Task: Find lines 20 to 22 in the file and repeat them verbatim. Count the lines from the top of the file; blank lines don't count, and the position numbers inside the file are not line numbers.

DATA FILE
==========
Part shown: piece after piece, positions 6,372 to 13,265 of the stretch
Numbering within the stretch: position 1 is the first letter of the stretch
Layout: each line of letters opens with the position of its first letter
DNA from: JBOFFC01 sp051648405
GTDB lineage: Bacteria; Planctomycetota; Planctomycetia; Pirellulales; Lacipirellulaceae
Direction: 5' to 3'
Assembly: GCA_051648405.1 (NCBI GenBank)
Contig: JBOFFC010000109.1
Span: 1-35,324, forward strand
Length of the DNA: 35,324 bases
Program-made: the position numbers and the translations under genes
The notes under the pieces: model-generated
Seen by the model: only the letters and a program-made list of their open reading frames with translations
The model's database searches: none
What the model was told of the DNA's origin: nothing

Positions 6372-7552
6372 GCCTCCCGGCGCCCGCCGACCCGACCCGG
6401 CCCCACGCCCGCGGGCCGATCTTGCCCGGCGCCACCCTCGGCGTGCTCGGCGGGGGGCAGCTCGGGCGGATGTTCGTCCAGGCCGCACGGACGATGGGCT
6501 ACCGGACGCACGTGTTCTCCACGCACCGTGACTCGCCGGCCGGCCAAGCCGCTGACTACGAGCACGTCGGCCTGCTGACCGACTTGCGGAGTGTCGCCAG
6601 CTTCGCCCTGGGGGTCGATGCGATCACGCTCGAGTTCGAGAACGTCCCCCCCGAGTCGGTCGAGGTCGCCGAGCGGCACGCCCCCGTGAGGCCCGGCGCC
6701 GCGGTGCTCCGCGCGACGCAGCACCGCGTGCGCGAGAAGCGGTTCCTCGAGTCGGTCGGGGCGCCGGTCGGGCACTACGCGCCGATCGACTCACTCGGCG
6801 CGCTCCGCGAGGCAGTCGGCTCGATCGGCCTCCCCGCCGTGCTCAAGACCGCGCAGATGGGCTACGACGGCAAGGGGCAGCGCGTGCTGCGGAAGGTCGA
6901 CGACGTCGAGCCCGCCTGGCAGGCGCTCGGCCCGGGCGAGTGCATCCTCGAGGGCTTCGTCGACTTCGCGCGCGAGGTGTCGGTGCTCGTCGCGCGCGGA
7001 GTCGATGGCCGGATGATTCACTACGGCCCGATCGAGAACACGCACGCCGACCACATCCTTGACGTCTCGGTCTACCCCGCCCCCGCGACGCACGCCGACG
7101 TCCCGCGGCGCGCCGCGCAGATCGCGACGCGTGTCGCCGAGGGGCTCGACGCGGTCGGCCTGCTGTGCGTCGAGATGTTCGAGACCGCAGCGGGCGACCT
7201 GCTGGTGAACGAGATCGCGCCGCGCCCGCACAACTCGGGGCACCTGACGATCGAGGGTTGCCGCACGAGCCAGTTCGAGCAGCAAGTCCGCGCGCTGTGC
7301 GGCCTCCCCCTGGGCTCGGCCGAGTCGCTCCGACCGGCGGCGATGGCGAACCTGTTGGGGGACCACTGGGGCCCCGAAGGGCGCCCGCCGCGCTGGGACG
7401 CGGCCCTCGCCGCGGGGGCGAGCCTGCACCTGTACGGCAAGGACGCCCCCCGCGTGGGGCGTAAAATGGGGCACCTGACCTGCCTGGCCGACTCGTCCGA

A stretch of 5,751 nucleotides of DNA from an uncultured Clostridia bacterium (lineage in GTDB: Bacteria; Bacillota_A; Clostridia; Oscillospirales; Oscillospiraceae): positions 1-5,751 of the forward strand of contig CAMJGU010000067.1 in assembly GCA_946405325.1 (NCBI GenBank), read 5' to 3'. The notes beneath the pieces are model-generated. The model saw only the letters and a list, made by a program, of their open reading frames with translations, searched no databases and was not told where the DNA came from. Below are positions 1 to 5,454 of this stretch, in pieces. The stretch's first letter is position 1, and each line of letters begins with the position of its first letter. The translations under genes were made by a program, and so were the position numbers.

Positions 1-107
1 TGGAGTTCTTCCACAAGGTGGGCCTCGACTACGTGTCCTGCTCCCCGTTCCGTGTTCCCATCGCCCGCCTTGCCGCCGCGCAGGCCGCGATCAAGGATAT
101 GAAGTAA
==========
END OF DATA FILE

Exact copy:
6601 CTTCGCCCTGGGGGTCGATGCGATCACGCTCGAGTTCGAGAACGTCCCCCCCGAGTCGGTCGAGGTCGCCGAGCGGCACGCCCCCGTGAGGCCCGGCGCC
6701 GCGGTGCTCCGCGCGACGCAGCACCGCGTGCGCGAGAAGCGGTTCCTCGAGTCGGTCGGGGCGCCGGTCGGGCACTACGCGCCGATCGACTCACTCGGCG
6801 CGCTCCGCGAGGCAGTCGGCTCGATCGGCCTCCCCGCCGTGCTCAAGACCGCGCAGATGGGCTACGACGGCAAGGGGCAGCGCGTGCTGCGGAAGGTCGA